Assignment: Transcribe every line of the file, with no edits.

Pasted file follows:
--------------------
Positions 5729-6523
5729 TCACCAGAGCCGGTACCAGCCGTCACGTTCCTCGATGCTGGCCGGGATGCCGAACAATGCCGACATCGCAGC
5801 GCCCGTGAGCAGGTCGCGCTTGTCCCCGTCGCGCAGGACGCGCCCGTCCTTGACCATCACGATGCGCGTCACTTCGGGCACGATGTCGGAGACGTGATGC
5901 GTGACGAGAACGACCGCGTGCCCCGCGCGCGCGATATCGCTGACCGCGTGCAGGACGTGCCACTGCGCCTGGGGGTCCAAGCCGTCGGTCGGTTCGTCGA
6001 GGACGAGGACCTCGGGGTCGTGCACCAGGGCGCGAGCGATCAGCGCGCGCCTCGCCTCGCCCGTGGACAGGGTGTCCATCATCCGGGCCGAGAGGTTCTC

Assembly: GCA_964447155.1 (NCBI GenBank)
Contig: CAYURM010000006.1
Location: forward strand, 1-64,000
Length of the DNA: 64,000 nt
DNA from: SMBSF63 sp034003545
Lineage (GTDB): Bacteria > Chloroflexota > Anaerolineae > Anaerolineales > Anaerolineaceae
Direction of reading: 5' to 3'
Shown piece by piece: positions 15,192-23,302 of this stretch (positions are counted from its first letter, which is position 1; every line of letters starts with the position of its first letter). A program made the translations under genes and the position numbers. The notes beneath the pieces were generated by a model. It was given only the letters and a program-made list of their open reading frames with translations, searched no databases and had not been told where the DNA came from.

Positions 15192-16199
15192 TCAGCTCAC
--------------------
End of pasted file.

Positions 5729-6523
5729 TCACCAGAGCCGGTACCAGCCGTCACGTTCCTCGATGCTGGCCGGGATGCCGAACAATGCCGACATCGCAGC
5801 GCCCGTGAGCAGGTCGCGCTTGTCCCCGTCGCGCAGGACGCGCCCGTCCTTGACCATCACGATGCGCGTCACTTCGGGCACGATGTCGGAGACGTGATGC
5901 GTGACGAGAACGACCGCGTGCCCCGCGCGCGCGATATCGCTGACCGCGTGCAGGACGTGCCACTGCGCCTGGGGGTCCAAGCCGTCGGTCGGTTCGTCGA
6001 GGACGAGGACCTCGGGGTCGTGCACCAGGGCGCGAGCGATCAGCGCGCGCCTCGCCTCGCCCGTGGACAGGGTGTCCATCATCCGGGCCGAGAGGTTCTC

Assembly: GCA_964447155.1 (NCBI GenBank)
Contig: CAYURM010000006.1
Location: forward strand, 1-64,000
Length of the DNA: 64,000 nt
DNA from: SMBSF63 sp034003545
Lineage (GTDB): Bacteria > Chloroflexota > Anaerolineae > Anaerolineales > Anaerolineaceae
Direction of reading: 5' to 3'
Shown piece by piece: positions 15,192-23,302 of this stretch (positions are counted from its first letter, which is position 1; every line of letters starts with the position of its first letter). A program made the translations under genes and the position numbers. The notes beneath the pieces were generated by a model. It was given only the letters and a program-made list of their open reading frames with translations, searched no databases and had not been told where the DNA came from.

Positions 15192-16199
15192 TCAGCTCAC